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Hikers Lost at Chatfield Hollow State Park Thanksgiving Weekend

A Madison mother and son, along with their dog, lost their way in the park Saturday after sunset.

 

At approximately 5:22 p.m., the Killingworth Volunteer Fire Company (KVFC) was dispatched to Chatfield Hollow State Park for a report of two, uninjured lost hikers. 

A Madison mother, her 12-year-old son and their dog began hiking in the park around 4:00 p.m. on Saturday. Once darkness set in, they were unable to find their way back out of the park to their vehicle, which was parked at the main gate. 

The KVFC responded with 3 trucks and 15 personnel to the scene. And, with the assistance of our regional dispatch center (Valley Shore Emergency Communications, Inc) based at Troop F in Westbrook, we maintained cell phone contact with the caller to assist in identifying their location. 

Valley Shore was also able to provide us with GPS coordinates from the cell phone and after speaking directly with the caller, the KVFC sent two crews into the woods on opposite ends of the "Red" trail with flashlights, portable radios and a thermal imaging camera to search for the hikers. 

After approximately 45 minutes of searching, a KVFC crew located the hikers.  Both hikers were immediately assessed and then assisted out of the woods to the KVFC Command Post near the covered bridge. Both were reunited with their husband / father, assessed by the Killingworth Ambulance Association and released with no injuries.  

The KVFC was assisted in the search by both the DEEP and CSP. 

Fortunately, there was a positive outcome but this is a timely reminder as to how quickly darkness sets in. Hikers should plan their hikes accordingly, leaving ample time to complete their hike well before dark. You should also always have a cell phone with you as this not only allows you to call for help but most cell phones' locations can be tracked by Valley Shore when you call 9-1-1. 

It is also important to remain stationary and calm should you become disoriented - doing so will make it easier for rescuers to find you in a time of emergency. Lastly, be sure to let someone know of your plans and when you expect to return so should you be overdue they can call for help on your behalf.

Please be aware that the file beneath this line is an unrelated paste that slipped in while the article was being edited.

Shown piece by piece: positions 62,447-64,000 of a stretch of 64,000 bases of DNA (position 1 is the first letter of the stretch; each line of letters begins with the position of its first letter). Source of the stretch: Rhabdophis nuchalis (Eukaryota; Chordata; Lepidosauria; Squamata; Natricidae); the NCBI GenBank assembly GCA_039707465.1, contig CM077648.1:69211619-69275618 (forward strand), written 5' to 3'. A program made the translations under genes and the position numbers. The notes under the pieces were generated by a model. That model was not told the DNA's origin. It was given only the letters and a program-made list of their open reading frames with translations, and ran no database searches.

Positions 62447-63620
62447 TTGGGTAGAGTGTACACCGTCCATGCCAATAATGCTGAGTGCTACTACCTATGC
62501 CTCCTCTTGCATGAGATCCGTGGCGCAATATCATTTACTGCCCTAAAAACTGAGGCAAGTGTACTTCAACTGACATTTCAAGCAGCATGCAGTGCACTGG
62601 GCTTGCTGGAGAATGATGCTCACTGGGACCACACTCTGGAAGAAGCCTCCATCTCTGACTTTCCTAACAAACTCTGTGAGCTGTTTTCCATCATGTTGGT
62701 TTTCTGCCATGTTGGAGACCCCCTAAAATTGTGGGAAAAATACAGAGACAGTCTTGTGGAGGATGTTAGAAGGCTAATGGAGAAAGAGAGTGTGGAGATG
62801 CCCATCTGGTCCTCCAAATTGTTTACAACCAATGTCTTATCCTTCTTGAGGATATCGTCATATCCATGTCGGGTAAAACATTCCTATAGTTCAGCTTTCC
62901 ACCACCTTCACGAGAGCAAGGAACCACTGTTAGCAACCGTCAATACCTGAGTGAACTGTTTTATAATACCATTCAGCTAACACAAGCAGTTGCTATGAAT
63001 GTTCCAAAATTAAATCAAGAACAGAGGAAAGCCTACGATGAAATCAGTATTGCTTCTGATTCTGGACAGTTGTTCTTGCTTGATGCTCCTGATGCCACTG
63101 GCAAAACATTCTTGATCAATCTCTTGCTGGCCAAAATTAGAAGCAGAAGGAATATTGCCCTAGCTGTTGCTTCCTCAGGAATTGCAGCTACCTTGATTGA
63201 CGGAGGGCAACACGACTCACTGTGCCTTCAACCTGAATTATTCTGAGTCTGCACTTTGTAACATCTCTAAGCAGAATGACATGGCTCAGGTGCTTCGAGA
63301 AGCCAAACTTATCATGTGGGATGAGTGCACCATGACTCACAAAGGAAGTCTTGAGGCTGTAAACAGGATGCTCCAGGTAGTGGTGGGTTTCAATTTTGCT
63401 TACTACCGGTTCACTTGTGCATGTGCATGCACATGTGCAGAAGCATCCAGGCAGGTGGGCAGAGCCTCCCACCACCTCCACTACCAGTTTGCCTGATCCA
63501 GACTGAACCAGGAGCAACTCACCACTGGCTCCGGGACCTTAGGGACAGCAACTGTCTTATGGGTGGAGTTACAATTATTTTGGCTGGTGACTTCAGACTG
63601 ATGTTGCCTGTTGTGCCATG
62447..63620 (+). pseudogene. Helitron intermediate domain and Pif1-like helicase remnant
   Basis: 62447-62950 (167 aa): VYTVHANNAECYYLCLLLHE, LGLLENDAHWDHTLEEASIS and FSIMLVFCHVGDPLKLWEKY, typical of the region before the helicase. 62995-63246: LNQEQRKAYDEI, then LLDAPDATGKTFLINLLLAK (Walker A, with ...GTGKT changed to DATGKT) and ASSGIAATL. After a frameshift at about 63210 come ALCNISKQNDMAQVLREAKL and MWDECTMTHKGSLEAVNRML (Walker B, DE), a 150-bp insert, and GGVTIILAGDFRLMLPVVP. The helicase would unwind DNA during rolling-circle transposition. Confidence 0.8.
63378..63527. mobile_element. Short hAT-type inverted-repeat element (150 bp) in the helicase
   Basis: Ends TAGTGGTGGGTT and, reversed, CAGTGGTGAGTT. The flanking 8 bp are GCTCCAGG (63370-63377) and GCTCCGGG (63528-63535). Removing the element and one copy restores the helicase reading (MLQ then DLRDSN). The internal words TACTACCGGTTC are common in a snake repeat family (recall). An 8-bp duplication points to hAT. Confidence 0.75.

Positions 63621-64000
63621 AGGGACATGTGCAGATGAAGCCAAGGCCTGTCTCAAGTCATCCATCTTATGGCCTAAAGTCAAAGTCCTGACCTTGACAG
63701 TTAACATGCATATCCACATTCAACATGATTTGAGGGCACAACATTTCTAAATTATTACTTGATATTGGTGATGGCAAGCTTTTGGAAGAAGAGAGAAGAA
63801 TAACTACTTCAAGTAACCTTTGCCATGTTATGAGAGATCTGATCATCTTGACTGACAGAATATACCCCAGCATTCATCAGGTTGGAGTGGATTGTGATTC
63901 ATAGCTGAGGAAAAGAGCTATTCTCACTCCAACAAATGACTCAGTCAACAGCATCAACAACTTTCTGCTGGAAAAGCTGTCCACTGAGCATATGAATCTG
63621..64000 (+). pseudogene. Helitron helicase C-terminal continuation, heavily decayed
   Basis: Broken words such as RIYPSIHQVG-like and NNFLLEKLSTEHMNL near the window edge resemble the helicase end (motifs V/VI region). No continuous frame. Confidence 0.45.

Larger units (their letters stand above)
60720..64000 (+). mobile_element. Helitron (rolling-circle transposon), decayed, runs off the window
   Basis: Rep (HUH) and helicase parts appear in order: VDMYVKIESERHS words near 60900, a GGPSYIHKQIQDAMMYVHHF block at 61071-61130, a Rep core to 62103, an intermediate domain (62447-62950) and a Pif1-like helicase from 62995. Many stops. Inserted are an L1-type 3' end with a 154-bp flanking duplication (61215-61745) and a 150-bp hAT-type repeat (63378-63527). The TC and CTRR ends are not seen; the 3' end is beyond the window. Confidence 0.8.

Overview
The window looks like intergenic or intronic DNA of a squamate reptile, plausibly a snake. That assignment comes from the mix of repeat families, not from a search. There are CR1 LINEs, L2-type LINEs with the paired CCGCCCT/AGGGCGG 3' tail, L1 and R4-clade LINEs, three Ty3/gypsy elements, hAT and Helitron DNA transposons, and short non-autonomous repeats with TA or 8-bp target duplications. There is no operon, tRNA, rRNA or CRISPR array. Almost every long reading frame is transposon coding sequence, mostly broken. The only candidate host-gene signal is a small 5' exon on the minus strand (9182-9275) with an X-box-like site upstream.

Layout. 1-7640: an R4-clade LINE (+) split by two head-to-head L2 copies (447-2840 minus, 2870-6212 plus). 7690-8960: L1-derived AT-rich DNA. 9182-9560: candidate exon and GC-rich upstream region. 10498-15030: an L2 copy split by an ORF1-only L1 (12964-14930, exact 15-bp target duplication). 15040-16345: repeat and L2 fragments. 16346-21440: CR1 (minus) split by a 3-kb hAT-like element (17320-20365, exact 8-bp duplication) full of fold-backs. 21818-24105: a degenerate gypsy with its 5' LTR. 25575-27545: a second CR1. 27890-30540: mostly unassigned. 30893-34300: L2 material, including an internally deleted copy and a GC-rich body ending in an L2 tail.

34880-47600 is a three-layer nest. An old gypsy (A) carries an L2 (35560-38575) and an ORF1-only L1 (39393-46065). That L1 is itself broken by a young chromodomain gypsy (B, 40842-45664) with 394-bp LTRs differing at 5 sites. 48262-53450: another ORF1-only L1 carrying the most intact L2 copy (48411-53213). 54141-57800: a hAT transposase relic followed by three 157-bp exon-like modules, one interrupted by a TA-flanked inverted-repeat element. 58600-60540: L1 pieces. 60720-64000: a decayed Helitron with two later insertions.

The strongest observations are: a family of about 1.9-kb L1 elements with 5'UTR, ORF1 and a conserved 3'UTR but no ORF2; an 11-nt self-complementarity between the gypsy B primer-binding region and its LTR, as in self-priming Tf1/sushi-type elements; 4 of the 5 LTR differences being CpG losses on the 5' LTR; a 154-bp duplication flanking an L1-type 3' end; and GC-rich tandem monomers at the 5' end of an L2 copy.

Killingworth is fortunate to have many miles of hiking trails available between Chatfield Hollow, Parmelee Farms and other public and private areas. My purpose for sharing this information is to educate the public to hopefully prevent something like this from happening again.   

Submitted by Dick Bauer, Killingworth Volunteer Fire Company, Inc. Fire Chief 

Observor November 26, 2012 at 01:30 PM
Chief Bauer's comments are on the mark if you're lost, but it is better to not get lost or to know how to take care of yourself. Had these people had a map and compass and known how to use them they would have found their own way out. Maps of all State Parks and Forests can be printed on the DEEP website. An excellent compass can be bought for under $20.00. A compass keeps you from wandering in circles and a map would have shown that the whole park is north of Route 80. Thus moving in a generally southward direction, even cross country, would have eventually led them to the highway. More likely, though, had they moved in a consistent direction they would have crossed a marked trail and, using the map, would have been able to follow it out. As the Boy Scouts say: Be Prepared.
Robin Hood November 29, 2012 at 02:52 PM
It gets dark at 4:30, starting a hike at 4 would require headlamps or stay on the paved road. It's kind of hard to be lost in Chatfield Hollow, it's not that big and a 5 minute walk in any one direction will lead you out somewhere. Before going on a hike you should review and have a copy of the map of the trails, as stated you can get them online at the DEEP site, they rarely have them at the parks anymore, pick a route and figure how long it is, they are marked for distance. Know the weather that is coming by going on line to intellicast. Know when the sunset and sunrise is. If it's not a short walk bring water and snacks or a lunch. I always pack a snake bite and first aid kit and mace.

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